Objective: Given the overlap among depressive symptoms, disordered eating, and overweight, identifying shared risk factors for these conditions may inform public health interventions. This study aimed to examine cross-sectional and prospective relationships among these 3 conditions, and identify potential shared eating-related and psychosocial variable risk factors (i.e., body dissatisfaction, dieting, teasing experiences). Method: A population-based sample (n = 1,902) self-reported depressive symptoms, disordered eating (binge eating, extreme weight control behaviors), weight status, and several putative risk factors (body satisfaction, dieting frequency, weight-related teasing) at 5-year intervals spanning early/middle adolescence, middle adolescence/early young adulthood, and early/middle young adulthood. Results: There was moderate overlap among depressive symptoms, disordered eating, and overweight at each time point, and moderate stability in each condition over time. Body dissatisfaction and dieting were the most potent shared risk factors for later depressive symptoms, disordered eating, and overweight among males and females (ps <.05). Conclusions: Depressive symptoms, disordered eating, and overweight share several risk factors, including dieting and body dissatisfaction, which may be effective targets for interventions aiming to simultaneously prevent these 3 conditions.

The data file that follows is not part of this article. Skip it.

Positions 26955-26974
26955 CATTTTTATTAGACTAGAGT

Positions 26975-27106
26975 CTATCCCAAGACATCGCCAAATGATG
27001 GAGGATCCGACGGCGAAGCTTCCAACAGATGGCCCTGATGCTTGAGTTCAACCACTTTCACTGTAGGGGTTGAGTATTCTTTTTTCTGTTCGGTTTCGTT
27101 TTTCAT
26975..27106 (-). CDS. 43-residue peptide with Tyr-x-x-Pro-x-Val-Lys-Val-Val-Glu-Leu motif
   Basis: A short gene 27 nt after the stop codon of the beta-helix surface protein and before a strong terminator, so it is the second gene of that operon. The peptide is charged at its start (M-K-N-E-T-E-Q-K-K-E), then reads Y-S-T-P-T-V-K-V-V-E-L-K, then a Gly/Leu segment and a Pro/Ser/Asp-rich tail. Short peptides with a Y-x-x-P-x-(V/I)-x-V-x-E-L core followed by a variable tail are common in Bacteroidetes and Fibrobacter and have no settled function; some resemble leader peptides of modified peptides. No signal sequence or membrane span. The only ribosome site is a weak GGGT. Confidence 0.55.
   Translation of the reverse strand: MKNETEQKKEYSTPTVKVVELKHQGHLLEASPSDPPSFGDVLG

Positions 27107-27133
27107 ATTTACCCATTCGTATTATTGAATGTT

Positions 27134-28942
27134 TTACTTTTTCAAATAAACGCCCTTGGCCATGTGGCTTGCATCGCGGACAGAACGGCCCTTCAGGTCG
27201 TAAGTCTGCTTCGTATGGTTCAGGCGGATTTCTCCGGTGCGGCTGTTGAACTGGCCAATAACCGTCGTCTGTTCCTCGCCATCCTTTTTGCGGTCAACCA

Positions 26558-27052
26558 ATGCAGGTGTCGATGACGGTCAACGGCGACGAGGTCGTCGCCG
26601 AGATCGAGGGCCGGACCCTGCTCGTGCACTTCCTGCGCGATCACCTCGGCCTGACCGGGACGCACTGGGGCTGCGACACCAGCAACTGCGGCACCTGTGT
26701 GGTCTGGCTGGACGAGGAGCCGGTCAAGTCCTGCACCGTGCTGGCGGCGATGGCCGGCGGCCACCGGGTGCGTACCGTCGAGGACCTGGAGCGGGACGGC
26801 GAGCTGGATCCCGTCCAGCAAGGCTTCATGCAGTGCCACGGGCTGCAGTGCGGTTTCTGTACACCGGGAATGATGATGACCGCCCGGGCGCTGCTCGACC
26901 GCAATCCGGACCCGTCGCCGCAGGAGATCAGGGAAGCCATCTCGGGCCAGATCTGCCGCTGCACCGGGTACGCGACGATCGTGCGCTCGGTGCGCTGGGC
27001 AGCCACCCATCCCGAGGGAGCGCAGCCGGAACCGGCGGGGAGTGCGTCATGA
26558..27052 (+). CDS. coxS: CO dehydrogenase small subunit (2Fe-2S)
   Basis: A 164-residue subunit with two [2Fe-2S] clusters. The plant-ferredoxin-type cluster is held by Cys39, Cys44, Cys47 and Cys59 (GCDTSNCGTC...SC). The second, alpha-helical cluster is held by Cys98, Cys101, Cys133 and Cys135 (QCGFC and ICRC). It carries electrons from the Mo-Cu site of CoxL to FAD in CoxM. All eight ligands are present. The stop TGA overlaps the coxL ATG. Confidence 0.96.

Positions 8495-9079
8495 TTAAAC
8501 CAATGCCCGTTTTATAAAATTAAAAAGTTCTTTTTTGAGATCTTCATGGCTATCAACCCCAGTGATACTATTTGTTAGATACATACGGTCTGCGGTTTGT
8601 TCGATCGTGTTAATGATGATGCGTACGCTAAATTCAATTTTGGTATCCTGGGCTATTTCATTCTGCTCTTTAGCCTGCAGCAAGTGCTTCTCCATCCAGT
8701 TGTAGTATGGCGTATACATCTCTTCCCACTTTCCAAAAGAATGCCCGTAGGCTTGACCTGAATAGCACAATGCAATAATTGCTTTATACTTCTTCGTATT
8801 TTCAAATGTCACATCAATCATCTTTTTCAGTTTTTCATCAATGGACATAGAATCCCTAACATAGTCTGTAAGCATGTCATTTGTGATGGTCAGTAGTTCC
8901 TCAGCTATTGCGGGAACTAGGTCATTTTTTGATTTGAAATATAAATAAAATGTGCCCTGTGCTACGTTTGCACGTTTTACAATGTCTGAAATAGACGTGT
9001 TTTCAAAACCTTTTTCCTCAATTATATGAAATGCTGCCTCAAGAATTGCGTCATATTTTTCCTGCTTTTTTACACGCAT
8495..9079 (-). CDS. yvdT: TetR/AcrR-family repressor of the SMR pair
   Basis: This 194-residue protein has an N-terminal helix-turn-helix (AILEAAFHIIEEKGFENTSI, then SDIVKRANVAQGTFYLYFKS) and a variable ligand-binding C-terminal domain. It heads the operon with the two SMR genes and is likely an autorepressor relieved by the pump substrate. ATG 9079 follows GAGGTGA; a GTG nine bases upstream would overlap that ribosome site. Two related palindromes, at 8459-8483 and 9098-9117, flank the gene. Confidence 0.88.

Bibliographical noteFunding Information:
This work was supported by Grant R01-HL084064 from the National Heart, Lung, and Blood Institute (DNS). A.B.G.''s time was supported by KL2-RR025000 from the National Center for Research Resources. The content is solely the responsibility of the authors and does not necessarily represent the official views of the National Heart, Lung, and Blood Institute or the National Institutes of Health. The study sponsors were not involved in the design and conduct of the study; collection, management, analysis, and interpretation of the data; preparation, review, or approval of the manuscript; or the decision to submit the manuscript for publication. M.M.W. had full access to all of the data in the study and takes responsibility for the integrity of the data and the accuracy of the data analysis. Carolyn Becker is co-director and co-owner of the Body Project Collaborative. This collaborative is not discussed specifically, but projects of this kind are mentioned.
© 2015 American Psychological Association.
- Disordered eating
- Risk factors